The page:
News / Africa

    Diplomatic Hiccup Shows Delicacy of Harare, Pretoria Ties

    South African President Jacob Zuma and President Robert Mugabe, right, shake hands after discussions in Harare, March 18, 2010.
    South African President Jacob Zuma and President Robert Mugabe, right, shake hands after discussions in Harare, March 18, 2010.
    South Africa has generally had strong relations with Zimbabwe, but some say a last week's hiccup over criticism of election preparations reveals the diplomatic fine line the southern African nations walk.
     
    Last week, Lindiwe Zulu, a top international advisor to South African President Jacob Zuma, voiced concern that Zimbabwe was not well-prepared for the July 31 election, saying Zuma had spoken to Zimbabwe's President Robert Mugabe by phone about the matter.
     
    President Mugabe responded quickly, calling Zulu a "stupid and idiotic street woman" who should be restricted from speaking about the vote.
     
    Zuma's office then released a statement saying it regretted the unauthorized statements and denying there had been any such phone call in which Zuma criticized election preparations. Clayton Monyela, South Africa's head of public diplomacy, said only Zuma would speak on matters relating to his responsibilities as a facilitator bilateral mediation.
     
    "There was a concern obviously raised by the president of Zimbabwe with regards to who speaks on behalf of the mediation facilitation team," said Monyela. "So that matter has been dealt with. ... It's an exaggeration to say [it] translated into tensions. We've got good, healthy, cordial, friendly, historical relations with the government of Zimbabwe as a country, on a bilateral level."
     
    But experts suggest the relationship has its own share of complexities.
     
    Gilbert Khadiagala, who teaches at the University of Witwaterand's Department of International Relations, said Zuma's predecessor, Thabo Mbeki, had used what many called a quiet diplomacy with Mugabe, rarely criticizing him in public, though sometimes arm twisting in private.
     
    Unlike Mbeki, he added, Zuma has been harsher on Mugabe. "I'm saying the recent incidents around Lindiwe Zulu show that he's departing from that line of toughness," Khadiagala said. "When you lose that toughness, you undercut all these efforts by the regional actors. So I think Zuma has been doing very well until very recently, [and] I think he's now beginning to look like he's kowtowing to Mugabe."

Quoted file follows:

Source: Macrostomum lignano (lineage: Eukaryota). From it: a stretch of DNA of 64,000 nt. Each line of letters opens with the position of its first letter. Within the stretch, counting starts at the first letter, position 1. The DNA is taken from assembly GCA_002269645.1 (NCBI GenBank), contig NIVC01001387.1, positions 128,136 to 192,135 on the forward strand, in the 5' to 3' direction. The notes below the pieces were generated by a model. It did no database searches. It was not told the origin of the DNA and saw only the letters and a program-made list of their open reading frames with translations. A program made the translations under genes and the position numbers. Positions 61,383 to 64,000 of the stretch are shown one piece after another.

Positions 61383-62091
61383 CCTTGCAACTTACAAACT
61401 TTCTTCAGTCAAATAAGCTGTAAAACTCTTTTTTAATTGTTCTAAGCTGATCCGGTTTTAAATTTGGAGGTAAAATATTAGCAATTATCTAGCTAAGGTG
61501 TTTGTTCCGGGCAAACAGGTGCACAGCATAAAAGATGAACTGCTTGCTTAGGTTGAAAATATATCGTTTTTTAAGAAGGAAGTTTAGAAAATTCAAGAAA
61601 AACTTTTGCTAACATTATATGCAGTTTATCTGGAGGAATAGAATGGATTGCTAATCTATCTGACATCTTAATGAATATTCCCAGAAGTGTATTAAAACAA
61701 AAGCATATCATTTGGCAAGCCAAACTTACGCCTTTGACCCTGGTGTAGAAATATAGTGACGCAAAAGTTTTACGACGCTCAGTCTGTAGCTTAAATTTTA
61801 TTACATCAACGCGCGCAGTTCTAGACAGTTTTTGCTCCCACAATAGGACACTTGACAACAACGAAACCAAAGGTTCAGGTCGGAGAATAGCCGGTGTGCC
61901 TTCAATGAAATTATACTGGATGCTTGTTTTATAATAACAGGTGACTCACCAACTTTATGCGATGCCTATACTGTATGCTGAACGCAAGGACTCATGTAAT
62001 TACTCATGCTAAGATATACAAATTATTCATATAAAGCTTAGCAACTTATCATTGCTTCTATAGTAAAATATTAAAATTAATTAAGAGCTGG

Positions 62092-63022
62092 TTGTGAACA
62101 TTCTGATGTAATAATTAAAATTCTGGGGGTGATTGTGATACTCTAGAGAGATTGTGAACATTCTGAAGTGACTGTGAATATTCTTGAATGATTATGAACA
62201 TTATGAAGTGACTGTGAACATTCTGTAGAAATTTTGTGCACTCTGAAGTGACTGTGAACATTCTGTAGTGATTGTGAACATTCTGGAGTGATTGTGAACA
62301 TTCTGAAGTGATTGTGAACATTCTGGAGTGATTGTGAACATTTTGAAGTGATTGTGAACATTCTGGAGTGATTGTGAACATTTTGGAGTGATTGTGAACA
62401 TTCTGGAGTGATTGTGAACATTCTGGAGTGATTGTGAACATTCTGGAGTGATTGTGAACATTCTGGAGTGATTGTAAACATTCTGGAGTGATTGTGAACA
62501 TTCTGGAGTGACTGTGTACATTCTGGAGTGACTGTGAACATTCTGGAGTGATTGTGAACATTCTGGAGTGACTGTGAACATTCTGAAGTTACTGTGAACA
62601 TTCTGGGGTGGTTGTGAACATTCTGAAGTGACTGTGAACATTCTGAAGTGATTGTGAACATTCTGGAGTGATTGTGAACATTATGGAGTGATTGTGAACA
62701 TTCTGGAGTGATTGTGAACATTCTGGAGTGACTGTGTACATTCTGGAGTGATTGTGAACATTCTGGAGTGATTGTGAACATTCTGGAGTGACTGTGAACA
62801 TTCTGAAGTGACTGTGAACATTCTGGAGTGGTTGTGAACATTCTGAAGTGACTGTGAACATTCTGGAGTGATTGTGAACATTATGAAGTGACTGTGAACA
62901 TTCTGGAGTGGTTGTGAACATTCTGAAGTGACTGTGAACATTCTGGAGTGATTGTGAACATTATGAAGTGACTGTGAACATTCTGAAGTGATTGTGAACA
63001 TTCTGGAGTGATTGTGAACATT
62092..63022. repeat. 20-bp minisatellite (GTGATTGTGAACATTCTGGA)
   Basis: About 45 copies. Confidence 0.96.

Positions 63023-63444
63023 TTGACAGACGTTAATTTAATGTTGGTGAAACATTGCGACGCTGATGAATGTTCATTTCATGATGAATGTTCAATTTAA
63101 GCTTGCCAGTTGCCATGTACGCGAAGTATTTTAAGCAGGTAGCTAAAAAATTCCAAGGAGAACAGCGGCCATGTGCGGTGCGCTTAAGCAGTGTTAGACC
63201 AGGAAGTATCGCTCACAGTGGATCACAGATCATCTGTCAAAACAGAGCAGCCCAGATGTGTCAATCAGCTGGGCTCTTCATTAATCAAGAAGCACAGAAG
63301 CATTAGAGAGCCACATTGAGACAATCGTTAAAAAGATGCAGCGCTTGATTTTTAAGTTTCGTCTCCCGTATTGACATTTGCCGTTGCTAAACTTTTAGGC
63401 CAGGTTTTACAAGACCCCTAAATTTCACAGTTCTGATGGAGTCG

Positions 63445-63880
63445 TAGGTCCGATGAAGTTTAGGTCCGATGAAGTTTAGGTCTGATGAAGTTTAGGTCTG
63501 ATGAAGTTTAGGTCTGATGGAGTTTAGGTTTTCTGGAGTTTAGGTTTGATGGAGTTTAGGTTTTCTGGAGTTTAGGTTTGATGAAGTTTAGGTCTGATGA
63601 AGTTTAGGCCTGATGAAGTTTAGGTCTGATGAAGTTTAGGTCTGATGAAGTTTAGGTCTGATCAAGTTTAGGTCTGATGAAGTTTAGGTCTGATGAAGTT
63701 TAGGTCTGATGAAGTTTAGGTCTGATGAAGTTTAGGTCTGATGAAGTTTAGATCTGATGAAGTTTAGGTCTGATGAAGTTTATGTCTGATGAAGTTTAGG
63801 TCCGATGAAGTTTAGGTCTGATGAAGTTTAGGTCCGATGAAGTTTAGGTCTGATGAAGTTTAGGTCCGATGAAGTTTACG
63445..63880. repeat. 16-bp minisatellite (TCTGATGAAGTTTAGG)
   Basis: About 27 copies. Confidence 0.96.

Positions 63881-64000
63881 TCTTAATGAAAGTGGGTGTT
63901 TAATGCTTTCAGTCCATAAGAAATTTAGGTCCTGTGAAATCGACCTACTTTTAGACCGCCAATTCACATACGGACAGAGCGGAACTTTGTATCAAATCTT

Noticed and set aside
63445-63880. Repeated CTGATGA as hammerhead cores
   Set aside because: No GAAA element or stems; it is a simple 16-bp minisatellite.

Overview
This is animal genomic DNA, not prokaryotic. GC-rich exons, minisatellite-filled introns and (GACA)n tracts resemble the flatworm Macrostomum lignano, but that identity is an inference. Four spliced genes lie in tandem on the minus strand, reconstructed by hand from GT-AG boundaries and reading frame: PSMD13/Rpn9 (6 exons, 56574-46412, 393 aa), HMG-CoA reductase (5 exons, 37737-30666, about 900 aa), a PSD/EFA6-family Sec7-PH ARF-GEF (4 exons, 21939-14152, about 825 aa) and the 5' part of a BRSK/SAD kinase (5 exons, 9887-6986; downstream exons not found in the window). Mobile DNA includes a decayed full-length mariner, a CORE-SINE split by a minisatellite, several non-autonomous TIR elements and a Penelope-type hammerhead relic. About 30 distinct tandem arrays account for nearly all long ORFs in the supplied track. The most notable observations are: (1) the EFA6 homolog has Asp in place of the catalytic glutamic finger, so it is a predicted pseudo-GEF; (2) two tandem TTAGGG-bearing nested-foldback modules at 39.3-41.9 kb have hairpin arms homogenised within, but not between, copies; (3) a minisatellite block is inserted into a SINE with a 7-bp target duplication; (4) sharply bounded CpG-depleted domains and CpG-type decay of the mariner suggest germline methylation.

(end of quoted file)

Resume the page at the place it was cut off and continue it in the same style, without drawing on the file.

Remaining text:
Caving to Mugabe's demands on Zulu, Khadiagala says, indicates Zuma's unwillingness to upset relations.
     
    "I can imagine that Zuma doesn't really want to rock the boat, because he's the leader of the Southern Africa Development Community (SADC) group on Zimbabwe," Khadiagala said. "And they are interested in a soft landing during these elections. I don't think they want to antagonize Mugabe."
     
    But he also says that position weakens South Africa and the SADC, which is helping to facilitate and oversee the elections.
     
    "When Lindiwe Zulu is rebuked by Zuma it looks like South Africa is actually looking very weak," he said. "And that weakness is translated into a very weak SADC, that has been weakening every day. My point is that SADC is becoming even weaker when it comes to Zimbabwe and that's not a very good sign."
     
    There is also a historical pressure for mutual support, as the parties of Presidents Zuma and Mugabe are linked through liberation movements.
     
    "The historical links between the liberation movement parties — ZANU-PF [and] ANC — is very much a cozy relationship," he said. "There's a lot of pressure here in South Africa within the ANC not to criticize Zimbabwe, because they look at Mugabe as the freedom fighter."
     
    That pressure, he said, makes behind-the-scenes diplomacy an easier route.
     
    "These are single party mentalities that have been historically forged over the years," he said. "It's essentially a continuation of the quiet diplomacy under Mbeki, that South Africa should not be seen to be too harsh on Mugabe, because maybe if you talk to him quietly, maybe he's going to change."
     
    Khadiagala is predicting a win for the 89-year-old Mugabe.

    You May Like

    Candidates' Comments Fly Like New Hampshire Snowflakes

    Four days ahead of the country's first-in-the-nation Republican and Democratic party primary elections, surveys show the parties' contests tightening

    South Korea Says North Korea Moving Closer to Rocket Launch

    In phone call, US President Barack Obama and Chinese President Xi Jinping agree that Pyongyang's move would be 'provocative'

    Australian Commander: IS Changing Tactics

    Head of Australian forces in Middle East talks with VOA about training Iraqi troops, countering evolving Islamic State efforts and defeating extremism

    This forum has been closed.
    Comment Sorting
    Comments
         
    by: siyabonga khumalo
    July 28, 2013 10:15 AM
    quiet diplomacy/arm twisting has cost many people their lives in zimbabwe, gilbert - please dont bluff people, coziness has cost far too many people their lives and you know this - maybe a teaching
    spell there will help you understand better how the people are struggling to live

    By the Numbers

    Featured Videos

    Your JavaScript is turned off or you have an old version of Adobe's Flash Player. Get the latest Flash player.
    German Artists to Memorialize Refugees With Life Jacket Exhibiti
    X
    Hamada Elsaram
    February 05, 2016 4:30 PM
    Sold in every kind of shop in some Turkish port towns, life jackets have become a symbol of the refugee crisis that brought a million people to Europe in 2015.  On the shores of Lesbos, Greece, German artists collect discarded life jackets as they prepare an art installation they plan to display in Germany.  For VOA, Hamada Elrasam has this report from Lesbos, Greece.